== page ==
Von der Polizei nach Korsika verbannt, konnte er fliehen und kam nach Heidelberg, wo er weiterhin widerständische GIs sowie deren halblegale Zeitungen unterstützte und June (Mary-Jo) van Ingen kennenlernt. Er vertrat den Pressedienst Liberation News Service in Deutschland, wo er unter heimlicher Überwachung durch einen Nachrichtendienst des US-Militärs stand. Als ihm 1973 ein GI durchsickern ließ, dass jener sein Telefon abhören ließe,[3] resultierte daraus ein Presserummel.

1981 emigrierte er nach Sydney in Australien, wo er über die Kämpfe der Einwohner von Papua-Neuguinea und anderer Länder des Südpazifiks berichtete. 1997 engagierte er sich in der Sandline-Affäre.[4]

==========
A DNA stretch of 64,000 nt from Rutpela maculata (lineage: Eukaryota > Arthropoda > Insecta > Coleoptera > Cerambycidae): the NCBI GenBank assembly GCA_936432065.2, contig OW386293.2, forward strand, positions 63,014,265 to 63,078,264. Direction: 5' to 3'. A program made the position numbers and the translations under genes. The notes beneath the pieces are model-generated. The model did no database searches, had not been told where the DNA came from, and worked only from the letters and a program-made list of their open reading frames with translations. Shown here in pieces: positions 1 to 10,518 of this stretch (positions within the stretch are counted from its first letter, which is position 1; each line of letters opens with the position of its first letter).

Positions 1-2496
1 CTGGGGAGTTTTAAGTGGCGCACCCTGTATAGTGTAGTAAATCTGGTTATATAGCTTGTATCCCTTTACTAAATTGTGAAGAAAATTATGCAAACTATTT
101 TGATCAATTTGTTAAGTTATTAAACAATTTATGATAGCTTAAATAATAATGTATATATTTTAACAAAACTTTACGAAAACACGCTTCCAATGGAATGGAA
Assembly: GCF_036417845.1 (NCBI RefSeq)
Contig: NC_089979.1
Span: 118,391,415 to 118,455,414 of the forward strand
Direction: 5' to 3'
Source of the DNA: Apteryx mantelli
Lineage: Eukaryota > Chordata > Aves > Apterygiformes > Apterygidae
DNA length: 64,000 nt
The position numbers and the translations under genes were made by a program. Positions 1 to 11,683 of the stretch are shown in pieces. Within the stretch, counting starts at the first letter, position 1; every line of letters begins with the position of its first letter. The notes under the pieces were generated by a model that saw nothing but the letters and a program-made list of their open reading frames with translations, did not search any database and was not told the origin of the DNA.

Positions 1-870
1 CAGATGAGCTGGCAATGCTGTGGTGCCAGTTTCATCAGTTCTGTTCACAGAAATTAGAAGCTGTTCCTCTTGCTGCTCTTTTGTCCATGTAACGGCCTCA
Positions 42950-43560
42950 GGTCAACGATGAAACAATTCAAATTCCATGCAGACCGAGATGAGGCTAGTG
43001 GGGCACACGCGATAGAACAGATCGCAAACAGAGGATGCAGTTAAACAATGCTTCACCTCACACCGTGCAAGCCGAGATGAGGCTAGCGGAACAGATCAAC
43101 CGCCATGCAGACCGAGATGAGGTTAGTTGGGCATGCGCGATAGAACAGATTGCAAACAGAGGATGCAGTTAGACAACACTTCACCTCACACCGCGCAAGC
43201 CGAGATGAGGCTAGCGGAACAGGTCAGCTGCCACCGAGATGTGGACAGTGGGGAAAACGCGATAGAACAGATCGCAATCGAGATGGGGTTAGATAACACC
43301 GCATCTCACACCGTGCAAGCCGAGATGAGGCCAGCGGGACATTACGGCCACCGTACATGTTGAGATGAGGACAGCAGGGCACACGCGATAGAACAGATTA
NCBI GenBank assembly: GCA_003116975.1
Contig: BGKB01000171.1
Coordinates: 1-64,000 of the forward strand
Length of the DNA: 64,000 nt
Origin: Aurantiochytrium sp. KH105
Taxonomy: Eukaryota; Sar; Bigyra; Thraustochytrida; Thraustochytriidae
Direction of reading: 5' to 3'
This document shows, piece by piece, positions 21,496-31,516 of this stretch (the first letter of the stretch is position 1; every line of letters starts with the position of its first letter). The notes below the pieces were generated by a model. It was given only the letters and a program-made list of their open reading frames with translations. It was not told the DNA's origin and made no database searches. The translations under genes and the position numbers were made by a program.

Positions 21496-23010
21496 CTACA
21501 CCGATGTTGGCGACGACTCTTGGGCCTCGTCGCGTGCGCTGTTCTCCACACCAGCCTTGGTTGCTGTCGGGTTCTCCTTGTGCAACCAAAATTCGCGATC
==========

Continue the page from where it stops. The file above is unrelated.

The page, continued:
Veröffentlichungen[Bearbeiten | Quelltext bearbeiten] US-Army-Europe : von der Desertion zum Widerstand in der Kaserne oder wie die U-Bahn zur RITA fuhr; 1989 mit David Cortright : Left face : soldier unions and resistance movements in modern armies; 1991 Einzelnachweise[Bearbeiten | Quelltext bearbeiten] Hochspringen ↑ Hochspringen ↑ Zugriff am 31. August 2014 (Archived by WebCite® at (Memento vom 31. August 2014 auf WebCite)) Hochspringen ↑ Hochspringen ↑

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Thomas Schwätzer (Max Watts)'s Timeline

June 13, 1928
Vienna, Vienna, Austria
November 23, 2010
Age 82
Sydney, New South Wales, Australia